Do they draw in more punters? – most likely no, but the people who are attracted by a live band when they are not attracted by the beer festival itself, are not the sort of custom we’re looking for at a festival. They are the wrong sort of punter.

Do they add value to the festival? – this depends on the band. If they are poor (and let’s face it – the bands that a beer festival can afford are going to be trending that way) then no. If they are good but too loud then no. If they play reasonably well at a reasonable volume, then probably yes.

Are they value for money? No.

Do they provide more takings for the charities supported by the festivals? – no, quite the reverse.

Do they increase takings at the bar? – Demonstrably not. Again, quite the reverse.

The answer is quite straightforward to my way of thinking. If a band has to be hired, the following areas should be addressed:

1. Is there a separate room for the band to perform in?

2. If not, will the band undertake to play their music at a level that will permit non-shouted conversations?

3. Is the band truly worth the price that’s being paid for them?

4. Would the money spent on the band be better going to the charity supported by the festival?

5. Do you really want to depress your beer sales?

6. Do you really want to lose a portion of your attendees early?

7. Do you really want people to stay away for fear of aural assault?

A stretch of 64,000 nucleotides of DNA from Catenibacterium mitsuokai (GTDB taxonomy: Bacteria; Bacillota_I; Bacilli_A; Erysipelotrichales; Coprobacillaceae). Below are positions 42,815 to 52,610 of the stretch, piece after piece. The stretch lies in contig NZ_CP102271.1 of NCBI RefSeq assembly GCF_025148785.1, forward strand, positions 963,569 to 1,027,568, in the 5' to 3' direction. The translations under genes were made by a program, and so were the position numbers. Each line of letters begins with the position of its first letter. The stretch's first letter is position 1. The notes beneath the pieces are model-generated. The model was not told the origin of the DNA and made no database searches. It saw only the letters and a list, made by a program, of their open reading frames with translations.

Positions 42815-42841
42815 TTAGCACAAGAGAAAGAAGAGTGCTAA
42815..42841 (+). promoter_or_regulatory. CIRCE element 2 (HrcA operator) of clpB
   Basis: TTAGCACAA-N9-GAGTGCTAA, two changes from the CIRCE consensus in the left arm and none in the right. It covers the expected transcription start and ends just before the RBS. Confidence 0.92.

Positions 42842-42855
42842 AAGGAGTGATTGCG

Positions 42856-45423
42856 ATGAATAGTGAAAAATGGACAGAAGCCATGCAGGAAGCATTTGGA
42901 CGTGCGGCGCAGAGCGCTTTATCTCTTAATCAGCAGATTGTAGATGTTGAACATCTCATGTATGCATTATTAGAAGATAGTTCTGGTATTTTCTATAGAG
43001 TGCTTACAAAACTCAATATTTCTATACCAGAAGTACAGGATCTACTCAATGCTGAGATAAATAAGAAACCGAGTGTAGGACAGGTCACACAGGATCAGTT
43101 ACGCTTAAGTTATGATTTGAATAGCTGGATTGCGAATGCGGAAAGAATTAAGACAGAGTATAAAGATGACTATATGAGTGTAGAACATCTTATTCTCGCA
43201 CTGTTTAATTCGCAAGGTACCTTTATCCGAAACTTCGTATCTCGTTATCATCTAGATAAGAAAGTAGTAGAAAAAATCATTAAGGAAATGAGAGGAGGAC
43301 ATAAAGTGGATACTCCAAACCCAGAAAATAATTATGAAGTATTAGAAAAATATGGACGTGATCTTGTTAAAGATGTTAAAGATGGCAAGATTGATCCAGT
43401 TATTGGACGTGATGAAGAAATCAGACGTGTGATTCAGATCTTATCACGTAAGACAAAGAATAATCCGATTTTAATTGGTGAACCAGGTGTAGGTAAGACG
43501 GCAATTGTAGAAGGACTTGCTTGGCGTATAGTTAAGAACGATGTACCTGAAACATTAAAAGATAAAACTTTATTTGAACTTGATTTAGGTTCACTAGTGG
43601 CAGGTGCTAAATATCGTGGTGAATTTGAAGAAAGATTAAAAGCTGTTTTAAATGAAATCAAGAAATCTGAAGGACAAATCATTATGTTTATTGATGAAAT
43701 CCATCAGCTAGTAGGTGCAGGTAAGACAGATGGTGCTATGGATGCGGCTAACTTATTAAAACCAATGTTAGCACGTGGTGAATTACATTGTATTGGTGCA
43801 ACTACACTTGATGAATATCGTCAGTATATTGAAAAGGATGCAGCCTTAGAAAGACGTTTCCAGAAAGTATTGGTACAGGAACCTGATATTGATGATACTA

I think the majority of festival attendees would be happy with a little gentle piped background music. Really, nothing else is necessary. Less is more.

Those of us who think this way should be prepared to speak to the organizers of festivals and make these feelings very clearly understood. The simple and plain fact is that overloud bands are ruining our beer festivals. Please stand up and be counted.

Words are my copyright, please respect that. All you have to do is ask. Thank you.

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Posted by on 24 February, 2012 in Beer Festivals


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2 responses to “Beer Festivals and Music

  1. Ale EvangelistAle Evangelist

    24 February, 2012 at 19:20

    I don’t really go to beer festivals, but I feel your pain. I also don’t go to concerts for the same reasons. Too loud, painful, etc.

    If I’m going to a beer festival, I want to talk with my friends and fellow festival-goers about the beers I’m consuming, not be deafened by mediocre music.

  2. Paul Bailey

    28 December, 2013 at 21:32

    I agree with everything you say Alebagger. For the past three years, we at West Kent CAMRA have run a beer festival in conjunction with our local heritage railway in Tunbridge Wells, the Spa Valley Railway. Live music a the festival has been a bone of contention between us and Spa Valley for the exact same reasons you describe above. Whilst it’s bad enough for the punters, it’s even worse for those of us working behind the bar.

    This year I refused to work at the main venue (Tunbridge Wells West Station). Instead I worked at one of the stations down the line where although the beer choice was more limited,at least I could hear myself speak.

    I have nothing against live music per se, but the setting and location have to be right. At the Maidstone Beer Festival, the bands play outside, meaning those working and drinking inside the marquee can carry on their conversation and their enjoyment of the beer without being deafened. Those who enjoy a bit of heavy metal can do so outside, away from the beer tent. Everyone ends up a winner!